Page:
More clipping…

Mar 1, 2009 at 3:02am

More clipping…

I’m having another issue with clipping. I’m looping an audio sample via groove~. Then that signal is being sent to delay~. Then I have a slider going into the delay~ to alter the delay time. But when I change the delay time while the audio sample is still playing, it of course clips. I tried using deltaclip~ which works, except it alters the overall sound to much.

Anyone have any ideas?

Mar 1, 2009 at 3:27am

The clicks you hear while altering the delay time are most likely caused by discontinuities in the delay setting – i.e. you need to send some sort of “smoothed” change that avoids leaps. Not so easy to do using integers, as [delay~] requires. If you want to dynamically change delay times, I might suggest that you look into [tapin~] and [tapout~] and use a signal to change the delay time setting through something like [line~].

Let me know if you get stuck with that approach and I can probably dig up an example patch to show you.

Mar 1, 2009 at 3:56am

Thanks smill! I’ll have to try that out. Is it called a click? What’s a clip then?

Mar 1, 2009 at 6:08am

Clipping is distortion caused by exceeding the dynamic range of the system. In analog systems, the positive and/or negative peaks of the waveform are litterally clipped off if you look at it on a scope – hence the term ‘clipping.’

A click, on the other hand, is just simply any type of sudden spike or discontinuity in the waveform that is audible as a, well, click…

Mar 2, 2009 at 1:24am

with tap delays altered in such a way you are going to get a different artifact which is that strange tape delay pitch sweep (turntable style pitching up and down sort of sounds) there is also allpass~ which I think does a bit better job of not clicking.. but tap is great, I use it for most of my delays. You could also do really technical solution which is to do a sort of window/envelope that turns down the feedback delay audio for a very short time whne the delay time is altered, and that might take out the click.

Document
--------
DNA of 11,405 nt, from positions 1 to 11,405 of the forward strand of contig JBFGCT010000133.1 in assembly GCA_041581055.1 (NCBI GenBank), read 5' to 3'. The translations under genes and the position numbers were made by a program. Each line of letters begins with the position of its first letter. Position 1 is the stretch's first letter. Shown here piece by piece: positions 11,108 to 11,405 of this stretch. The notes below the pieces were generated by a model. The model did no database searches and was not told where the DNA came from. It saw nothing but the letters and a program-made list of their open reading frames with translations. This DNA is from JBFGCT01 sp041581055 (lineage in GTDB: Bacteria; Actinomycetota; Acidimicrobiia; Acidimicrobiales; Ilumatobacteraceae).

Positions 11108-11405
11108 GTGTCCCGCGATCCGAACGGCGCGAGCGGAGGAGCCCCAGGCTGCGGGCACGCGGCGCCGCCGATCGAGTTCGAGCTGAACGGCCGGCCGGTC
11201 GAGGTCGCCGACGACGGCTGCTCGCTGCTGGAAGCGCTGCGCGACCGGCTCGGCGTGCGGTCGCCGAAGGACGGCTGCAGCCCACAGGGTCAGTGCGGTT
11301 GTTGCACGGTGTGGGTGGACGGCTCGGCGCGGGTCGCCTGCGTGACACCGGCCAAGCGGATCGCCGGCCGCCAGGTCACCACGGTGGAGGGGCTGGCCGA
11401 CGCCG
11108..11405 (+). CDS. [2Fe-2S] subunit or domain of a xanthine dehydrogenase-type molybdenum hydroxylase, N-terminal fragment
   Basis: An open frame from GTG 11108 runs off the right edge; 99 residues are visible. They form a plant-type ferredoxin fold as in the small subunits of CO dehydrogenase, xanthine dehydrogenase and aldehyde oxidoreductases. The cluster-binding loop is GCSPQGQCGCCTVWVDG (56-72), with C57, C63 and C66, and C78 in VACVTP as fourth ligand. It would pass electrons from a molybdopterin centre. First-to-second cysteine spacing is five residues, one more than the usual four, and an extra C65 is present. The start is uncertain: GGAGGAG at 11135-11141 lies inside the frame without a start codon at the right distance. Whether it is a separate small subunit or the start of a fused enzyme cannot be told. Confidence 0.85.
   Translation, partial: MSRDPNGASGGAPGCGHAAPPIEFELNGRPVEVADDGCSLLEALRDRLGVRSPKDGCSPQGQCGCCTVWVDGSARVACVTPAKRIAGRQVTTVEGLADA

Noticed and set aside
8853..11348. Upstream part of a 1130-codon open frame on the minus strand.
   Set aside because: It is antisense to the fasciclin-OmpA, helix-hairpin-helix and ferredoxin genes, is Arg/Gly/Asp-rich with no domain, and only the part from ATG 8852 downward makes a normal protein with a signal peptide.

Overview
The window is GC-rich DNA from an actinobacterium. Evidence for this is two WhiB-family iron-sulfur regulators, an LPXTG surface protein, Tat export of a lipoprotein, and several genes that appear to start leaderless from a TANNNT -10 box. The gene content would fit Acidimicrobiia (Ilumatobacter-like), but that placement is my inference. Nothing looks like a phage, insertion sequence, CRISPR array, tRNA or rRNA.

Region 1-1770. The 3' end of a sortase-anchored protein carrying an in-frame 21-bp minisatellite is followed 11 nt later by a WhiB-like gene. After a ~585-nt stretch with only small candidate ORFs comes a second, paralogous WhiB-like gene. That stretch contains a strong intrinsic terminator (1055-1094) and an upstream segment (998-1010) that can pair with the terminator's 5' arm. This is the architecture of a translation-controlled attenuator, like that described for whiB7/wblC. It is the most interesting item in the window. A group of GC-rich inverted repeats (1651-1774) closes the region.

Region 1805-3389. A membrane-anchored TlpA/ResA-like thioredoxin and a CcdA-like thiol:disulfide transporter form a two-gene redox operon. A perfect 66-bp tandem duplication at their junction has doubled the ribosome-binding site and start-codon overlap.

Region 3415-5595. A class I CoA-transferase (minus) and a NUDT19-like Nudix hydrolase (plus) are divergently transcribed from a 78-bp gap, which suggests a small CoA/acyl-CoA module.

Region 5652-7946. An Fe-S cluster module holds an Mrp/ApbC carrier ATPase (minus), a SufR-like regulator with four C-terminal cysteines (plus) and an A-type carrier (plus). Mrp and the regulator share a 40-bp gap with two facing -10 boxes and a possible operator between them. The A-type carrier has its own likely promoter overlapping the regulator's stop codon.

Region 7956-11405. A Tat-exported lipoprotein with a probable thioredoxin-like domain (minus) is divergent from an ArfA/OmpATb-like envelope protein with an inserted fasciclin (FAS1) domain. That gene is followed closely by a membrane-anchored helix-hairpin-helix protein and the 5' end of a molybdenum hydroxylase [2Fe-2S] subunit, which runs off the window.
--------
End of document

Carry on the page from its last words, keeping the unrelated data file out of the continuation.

Mar 2, 2009 at 1:34am

One possibility, as alluded to before, would be to “duck” the amplitude of the delay line output very briefly to mask the clip. But there’s another approach.

I think that we have Jedi Master Richard Dudas to thank for this particularly elegant way of handling matters. Whether or not it meets your specific needs will be a matter of your own personal tastes.

– Pasted Max Patch, click to expand. –
Mar 2, 2009 at 2:08am

great work gregory! though the solution you posted seems to work until I turn up the feedback all the way.. what do you think needs to be adjusted to fix this? could it have to do with sample vector size?

Mar 2, 2009 at 8:06pm

I think this is because the feedback loop operates independently of the crossfading between delay times. You may get better results by feeding back the output of the last *~ object rather than the tapout~ object.


You must be logged in to reply to this topic.